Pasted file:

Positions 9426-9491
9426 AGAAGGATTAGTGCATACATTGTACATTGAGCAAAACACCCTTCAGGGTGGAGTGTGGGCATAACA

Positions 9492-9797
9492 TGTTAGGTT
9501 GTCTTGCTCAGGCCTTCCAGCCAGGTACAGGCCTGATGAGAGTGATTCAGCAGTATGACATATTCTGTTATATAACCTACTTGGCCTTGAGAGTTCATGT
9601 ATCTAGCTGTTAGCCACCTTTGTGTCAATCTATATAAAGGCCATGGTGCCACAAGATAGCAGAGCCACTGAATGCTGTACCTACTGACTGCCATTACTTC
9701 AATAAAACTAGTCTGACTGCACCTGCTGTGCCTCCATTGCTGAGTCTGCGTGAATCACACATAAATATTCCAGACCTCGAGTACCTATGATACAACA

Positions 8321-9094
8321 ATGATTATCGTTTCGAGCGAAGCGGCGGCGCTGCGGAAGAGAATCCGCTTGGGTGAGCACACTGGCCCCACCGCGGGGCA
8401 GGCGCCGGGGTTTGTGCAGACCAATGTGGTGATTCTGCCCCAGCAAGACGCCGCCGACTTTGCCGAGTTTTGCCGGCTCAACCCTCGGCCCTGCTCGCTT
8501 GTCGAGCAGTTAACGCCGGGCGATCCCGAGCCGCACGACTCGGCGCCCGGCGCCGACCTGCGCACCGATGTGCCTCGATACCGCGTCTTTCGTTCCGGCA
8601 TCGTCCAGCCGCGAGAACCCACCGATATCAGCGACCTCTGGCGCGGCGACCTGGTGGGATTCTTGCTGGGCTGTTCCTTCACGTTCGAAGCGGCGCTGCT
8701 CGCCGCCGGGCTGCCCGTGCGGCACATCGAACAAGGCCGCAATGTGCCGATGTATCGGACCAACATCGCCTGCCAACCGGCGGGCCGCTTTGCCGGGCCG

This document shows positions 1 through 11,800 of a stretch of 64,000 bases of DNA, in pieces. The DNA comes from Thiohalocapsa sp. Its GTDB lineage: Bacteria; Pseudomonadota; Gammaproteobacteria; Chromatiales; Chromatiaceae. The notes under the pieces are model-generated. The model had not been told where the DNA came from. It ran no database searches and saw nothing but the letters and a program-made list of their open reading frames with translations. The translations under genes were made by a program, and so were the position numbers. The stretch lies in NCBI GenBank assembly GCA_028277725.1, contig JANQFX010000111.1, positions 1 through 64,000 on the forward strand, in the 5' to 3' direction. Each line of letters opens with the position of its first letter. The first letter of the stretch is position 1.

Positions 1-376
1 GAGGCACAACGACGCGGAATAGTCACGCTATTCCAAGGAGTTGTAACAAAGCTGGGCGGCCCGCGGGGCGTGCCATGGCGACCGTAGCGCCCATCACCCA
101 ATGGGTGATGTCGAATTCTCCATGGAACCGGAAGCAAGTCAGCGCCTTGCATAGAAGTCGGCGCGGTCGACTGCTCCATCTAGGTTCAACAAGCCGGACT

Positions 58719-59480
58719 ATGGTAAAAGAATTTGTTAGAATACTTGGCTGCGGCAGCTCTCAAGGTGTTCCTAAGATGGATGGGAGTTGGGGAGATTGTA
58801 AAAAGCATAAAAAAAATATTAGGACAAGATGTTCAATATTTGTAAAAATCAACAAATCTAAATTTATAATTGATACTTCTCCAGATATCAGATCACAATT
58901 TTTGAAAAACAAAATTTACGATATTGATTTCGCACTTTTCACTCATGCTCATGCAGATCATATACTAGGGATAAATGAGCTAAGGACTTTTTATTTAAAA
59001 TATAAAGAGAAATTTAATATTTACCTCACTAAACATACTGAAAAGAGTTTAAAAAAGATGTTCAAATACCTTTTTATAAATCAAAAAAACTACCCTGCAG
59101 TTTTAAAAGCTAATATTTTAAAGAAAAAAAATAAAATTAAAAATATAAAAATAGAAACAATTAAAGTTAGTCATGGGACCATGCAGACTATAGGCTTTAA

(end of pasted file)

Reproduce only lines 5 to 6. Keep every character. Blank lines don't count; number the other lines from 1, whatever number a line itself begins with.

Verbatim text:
9501 GTCTTGCTCAGGCCTTCCAGCCAGGTACAGGCCTGATGAGAGTGATTCAGCAGTATGACATATTCTGTTATATAACCTACTTGGCCTTGAGAGTTCATGT
9601 ATCTAGCTGTTAGCCACCTTTGTGTCAATCTATATAAAGGCCATGGTGCCACAAGATAGCAGAGCCACTGAATGCTGTACCTACTGACTGCCATTACTTC